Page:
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Zero Trust in the Modern Security Landscape

Michael Clark

June 5, 2024

The days of perimeter-based security are quickly fading. Rising geopolitical tensions and ransomware attacks that continue to increase in number and scale underscore the importance of security controls that can keep pace with modern threats. Meanwhile, the 2027 deadline established by the U.S. Department of Defense (DOD) in its Zero Trust Strategy grows ever closer.

Organizations are turning to tools like security service edge (SSE) to secure cloud environments and enable employees to work from anywhere. But one-off security solutions aren’t enough in the modern security landscape. That’s where zero trust security architecture empowered by real-time network visibility comes in.

What Is Zero Trust?

There are several, often conflicting, definitions of zero trust in the cybersecurity industry. This has led to no small amount of confusion in the market as security practitioners try to make sense of security technology vendors’ claims. It might be easier to start with what zero trust isn’t.

Zero trust isn’t a single solution, like risk-based authentication or zero trust network access (ZTNA). It also isn’t a one-time project with an end date. As organizations grow and threats change, organizations’ zero trust implementations should adapt accordingly to protect their infrastructure, no matter what it looks like or shape threats take.

ExtraHop follows the definition of zero trust offered by the National Institute of Standards and Technology (NIST), which the DOD also uses in its Zero Trust Strategy:

Zero trust is the term for an evolving set of cybersecurity paradigms that move defenses from static, network-based perimeters to focus on users, assets, and resources. Zero trust assumes there is no implicit trust granted to assets or user accounts based solely on their physical or network location (i.e., local area networks versus the Internet) or based on asset ownership (enterprise or personally owned).

Zero trust requires a shift in security mindset, from implicitly trusting certain devices and users to “never trust, always verify.” This is more than a pithy catchphrase; it’s solid technical advice that forms the foundation for a new set of zero trust security policies.

In a zero trust model, security teams assume attackers are already inside the network and have already compromised assets. Acting as if this is true means doing everything possible to reveal and limit attackers’ movements. No user or device is trusted implicitly, even if it’s inside the firewall. Instead they must be authenticated and authorized every time. Under the principle of least privilege, users should be granted only the privileges they need to do their jobs in relevant applications, but no more.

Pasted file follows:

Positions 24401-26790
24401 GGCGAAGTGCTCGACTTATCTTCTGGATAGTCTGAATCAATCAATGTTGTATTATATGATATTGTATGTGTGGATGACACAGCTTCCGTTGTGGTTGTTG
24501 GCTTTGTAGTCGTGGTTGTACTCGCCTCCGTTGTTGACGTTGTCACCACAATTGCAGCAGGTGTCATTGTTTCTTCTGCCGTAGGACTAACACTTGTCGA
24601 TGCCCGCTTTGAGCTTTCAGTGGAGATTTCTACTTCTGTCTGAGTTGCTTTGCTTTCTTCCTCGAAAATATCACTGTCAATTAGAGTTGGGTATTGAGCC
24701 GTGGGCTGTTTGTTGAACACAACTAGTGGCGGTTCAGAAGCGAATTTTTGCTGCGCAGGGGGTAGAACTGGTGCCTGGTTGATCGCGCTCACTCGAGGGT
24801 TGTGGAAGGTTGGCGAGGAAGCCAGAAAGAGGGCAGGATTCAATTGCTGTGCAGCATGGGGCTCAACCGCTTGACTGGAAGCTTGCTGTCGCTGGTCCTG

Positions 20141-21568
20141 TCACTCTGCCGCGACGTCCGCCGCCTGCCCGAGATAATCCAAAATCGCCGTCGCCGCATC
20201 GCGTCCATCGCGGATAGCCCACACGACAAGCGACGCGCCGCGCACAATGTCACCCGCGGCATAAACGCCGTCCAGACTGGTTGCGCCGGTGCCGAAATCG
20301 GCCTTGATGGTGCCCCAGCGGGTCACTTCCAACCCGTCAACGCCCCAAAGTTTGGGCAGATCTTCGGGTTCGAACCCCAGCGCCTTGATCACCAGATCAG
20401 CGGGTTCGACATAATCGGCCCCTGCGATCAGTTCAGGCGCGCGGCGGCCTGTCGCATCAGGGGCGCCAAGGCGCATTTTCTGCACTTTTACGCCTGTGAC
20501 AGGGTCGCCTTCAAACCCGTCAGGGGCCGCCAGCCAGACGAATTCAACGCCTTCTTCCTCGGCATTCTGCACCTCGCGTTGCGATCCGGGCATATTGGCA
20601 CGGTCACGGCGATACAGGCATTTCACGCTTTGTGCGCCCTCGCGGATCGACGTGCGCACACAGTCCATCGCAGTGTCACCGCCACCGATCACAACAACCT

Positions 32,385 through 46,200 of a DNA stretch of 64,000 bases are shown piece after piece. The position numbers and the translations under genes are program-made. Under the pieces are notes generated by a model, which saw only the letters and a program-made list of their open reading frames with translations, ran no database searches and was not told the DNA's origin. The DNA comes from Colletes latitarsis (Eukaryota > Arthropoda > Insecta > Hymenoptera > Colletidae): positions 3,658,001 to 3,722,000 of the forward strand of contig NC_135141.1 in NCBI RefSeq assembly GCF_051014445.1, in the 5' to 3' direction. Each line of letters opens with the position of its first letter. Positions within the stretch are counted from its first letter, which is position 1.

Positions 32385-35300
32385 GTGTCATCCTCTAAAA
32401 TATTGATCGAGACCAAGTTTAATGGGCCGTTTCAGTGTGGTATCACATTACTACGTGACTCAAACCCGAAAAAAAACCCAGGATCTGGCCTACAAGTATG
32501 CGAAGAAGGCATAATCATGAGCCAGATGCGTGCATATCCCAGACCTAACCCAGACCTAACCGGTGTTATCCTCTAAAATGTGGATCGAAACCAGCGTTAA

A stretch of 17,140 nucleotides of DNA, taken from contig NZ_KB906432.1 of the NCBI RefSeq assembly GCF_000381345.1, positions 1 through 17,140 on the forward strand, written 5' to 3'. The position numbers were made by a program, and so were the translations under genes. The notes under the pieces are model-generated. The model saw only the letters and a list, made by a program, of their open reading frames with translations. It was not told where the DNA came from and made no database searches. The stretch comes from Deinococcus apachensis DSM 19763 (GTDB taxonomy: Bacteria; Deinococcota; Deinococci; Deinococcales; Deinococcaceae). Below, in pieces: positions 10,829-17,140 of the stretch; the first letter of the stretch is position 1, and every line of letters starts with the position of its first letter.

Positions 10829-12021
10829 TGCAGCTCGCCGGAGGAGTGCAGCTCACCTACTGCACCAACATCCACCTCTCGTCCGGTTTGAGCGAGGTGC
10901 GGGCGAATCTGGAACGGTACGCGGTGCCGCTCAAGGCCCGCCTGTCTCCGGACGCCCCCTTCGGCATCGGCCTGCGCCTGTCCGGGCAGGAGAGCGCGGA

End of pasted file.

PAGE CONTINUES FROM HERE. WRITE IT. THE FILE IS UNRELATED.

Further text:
Implementing a Zero Trust Framework

ExtraHop has written extensively about how organizations can get started with zero trust. Briefly summarized, the DOD outlines seven pillars of a zero trust security model:

  1. User: continually authenticate, assess, and monitor user activity patterns to govern access and privileges.
  2. Devices: Understand the health and status of devices to inform risk decisions and inspect, assess, and patch devices in real time.
  3. Applications and Workloads: Secure everything, including applications, hypervisors, containers, and virtual machines.
  4. Data: Achieve data transparency and visibility by enabling and securing enterprise infrastructure, applications, and standards and by using end-to-end encryption.
  5. Network and Environment: Segment, isolate, and control the network environment with granular policy and access controls.
  6. Automation and Orchestration: Deploy an automated security response based on defined processes and policies enabled by AI.
  7. Visibility and Analytics: Analyze events, activities, and behaviors to derive context and apply AI and machine learning to achieve a highly personalized model that improves detection and response time.

ExtraHop recommends a few steps organizations can take to begin their transition to a zero trust architecture.

  1. Begin with a complete inventory of assets, users (human and non-human), data flows, and business processes. You can’t protect what you don’t know about, so it’s vital to understand the current state of your architecture, including any shadow IT and privileged accounts.
  2. Identify the first services or workflows to migrate. During this evaluation, make sure you understand how resources up- and downstream of the process will be affected. It’s better to start with a smaller application or process rather than one vital to the entire enterprise.
  3. Choose solutions for the identified processes. No security solution is one-size-fits-all, which is why a detailed understanding of your architecture is critical. Consider the following factors when evaluating solutions:
    1. Does the solution require agents or other components to be installed?
    2. Will the solution work for both on-premises and cloud resources?